Salvation Army in Roanoke sees fewer Angel Tree kids after new rules
Program does not allow double-dipping, has a three-year limit for families.
ROANOKE, Va. – The Salvation Army Angel Tree program gives thousands of kids a better Christmas every year. But here in the Roanoke Valley, this year is a little different -- about 900 fewer kids are being served. Capt. Monica Seiler is crediting the decline to stricter requirements for the program.
"We expect to see less people, we expect to see less families, and we're okay with that because we'll be able to work with those families, and be more invested with them and the resources we have long term," said Seiler.
This year, Angel Tree recipients cannot double dip from other giveaway programs. There is also a three-year limit for families and a required financial and family management class.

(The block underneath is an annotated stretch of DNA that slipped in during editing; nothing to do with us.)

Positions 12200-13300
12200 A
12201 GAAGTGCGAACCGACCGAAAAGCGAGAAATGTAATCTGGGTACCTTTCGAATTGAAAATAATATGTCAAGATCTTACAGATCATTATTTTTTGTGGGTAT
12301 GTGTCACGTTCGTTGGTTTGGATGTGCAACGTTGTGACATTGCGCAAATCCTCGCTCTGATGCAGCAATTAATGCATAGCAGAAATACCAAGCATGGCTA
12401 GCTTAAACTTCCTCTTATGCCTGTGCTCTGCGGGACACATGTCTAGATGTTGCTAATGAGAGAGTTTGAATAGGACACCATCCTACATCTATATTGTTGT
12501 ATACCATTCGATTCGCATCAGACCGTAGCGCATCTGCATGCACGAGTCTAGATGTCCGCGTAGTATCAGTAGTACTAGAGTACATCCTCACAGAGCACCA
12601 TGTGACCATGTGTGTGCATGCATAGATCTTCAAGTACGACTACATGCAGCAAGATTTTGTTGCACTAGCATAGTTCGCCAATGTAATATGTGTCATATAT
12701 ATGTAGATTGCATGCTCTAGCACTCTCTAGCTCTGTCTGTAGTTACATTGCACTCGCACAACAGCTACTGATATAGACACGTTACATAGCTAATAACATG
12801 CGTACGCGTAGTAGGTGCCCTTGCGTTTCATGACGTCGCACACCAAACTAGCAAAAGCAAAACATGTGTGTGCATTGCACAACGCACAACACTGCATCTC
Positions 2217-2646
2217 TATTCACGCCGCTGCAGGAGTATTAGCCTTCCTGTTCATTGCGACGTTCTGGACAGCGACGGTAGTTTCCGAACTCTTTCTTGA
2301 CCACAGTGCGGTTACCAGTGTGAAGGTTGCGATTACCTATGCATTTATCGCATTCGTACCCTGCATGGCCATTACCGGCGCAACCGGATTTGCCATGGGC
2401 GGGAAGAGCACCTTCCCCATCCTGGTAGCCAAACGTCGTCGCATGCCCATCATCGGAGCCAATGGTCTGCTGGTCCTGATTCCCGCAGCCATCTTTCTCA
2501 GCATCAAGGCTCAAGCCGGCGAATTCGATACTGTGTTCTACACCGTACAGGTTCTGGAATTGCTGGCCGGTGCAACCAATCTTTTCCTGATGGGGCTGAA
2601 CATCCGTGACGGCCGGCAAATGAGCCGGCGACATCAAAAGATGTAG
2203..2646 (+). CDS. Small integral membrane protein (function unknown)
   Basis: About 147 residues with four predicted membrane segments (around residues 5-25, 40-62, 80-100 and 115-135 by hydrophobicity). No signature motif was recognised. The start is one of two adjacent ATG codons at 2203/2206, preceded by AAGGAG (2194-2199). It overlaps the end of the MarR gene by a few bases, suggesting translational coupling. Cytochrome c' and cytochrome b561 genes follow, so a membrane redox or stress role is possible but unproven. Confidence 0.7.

"The Salvation Army wants to be able to see those who are interested in changing their situation because we believe in hope and we believe that the cycle of poverty can be changed and it doesn't need to be a multi-generational thing," said Seiler.
Seiler said the stricter rules are not about discouraging parents from asking for help. The goal is to actually encourage families to find the path to a more financially stable future with the nonprofit's help.
"The goal is that in the future those who are in the Angel Tree will become donors and walk with those who are struggling during their time of need," said Seiler.
For now, the new regulations are expected to be in place for many Christmases to come.
The Angel Trees will be out at area malls around Thanksgiving, and this year, there will be an Angel Tree website where you can find kids' wishes.
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